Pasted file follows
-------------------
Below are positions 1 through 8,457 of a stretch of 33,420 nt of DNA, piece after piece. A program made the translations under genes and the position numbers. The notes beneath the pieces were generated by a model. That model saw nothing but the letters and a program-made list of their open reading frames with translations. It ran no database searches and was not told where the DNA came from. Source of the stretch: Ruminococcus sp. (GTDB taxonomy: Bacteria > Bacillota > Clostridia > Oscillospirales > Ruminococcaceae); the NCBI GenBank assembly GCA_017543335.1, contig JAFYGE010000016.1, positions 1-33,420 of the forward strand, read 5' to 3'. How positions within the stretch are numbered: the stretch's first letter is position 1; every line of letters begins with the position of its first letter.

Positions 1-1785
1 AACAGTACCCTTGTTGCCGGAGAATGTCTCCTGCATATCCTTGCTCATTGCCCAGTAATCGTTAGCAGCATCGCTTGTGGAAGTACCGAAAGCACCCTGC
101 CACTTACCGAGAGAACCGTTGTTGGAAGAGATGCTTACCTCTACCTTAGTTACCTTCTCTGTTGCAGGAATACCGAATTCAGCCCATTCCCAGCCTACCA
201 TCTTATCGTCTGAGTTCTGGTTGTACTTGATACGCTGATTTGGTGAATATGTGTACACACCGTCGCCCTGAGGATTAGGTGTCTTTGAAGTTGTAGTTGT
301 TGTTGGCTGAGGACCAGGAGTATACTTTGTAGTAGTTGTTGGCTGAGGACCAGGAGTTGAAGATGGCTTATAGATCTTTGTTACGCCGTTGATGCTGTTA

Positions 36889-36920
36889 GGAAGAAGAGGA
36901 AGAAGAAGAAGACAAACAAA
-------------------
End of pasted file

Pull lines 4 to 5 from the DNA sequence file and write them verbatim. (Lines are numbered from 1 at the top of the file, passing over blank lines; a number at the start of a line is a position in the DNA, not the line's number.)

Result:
101 CACTTACCGAGAGAACCGTTGTTGGAAGAGATGCTTACCTCTACCTTAGTTACCTTCTCTGTTGCAGGAATACCGAATTCAGCCCATTCCCAGCCTACCA
201 TCTTATCGTCTGAGTTCTGGTTGTACTTGATACGCTGATTTGGTGAATATGTGTACACACCGTCGCCCTGAGGATTAGGTGTCTTTGAAGTTGTAGTTGT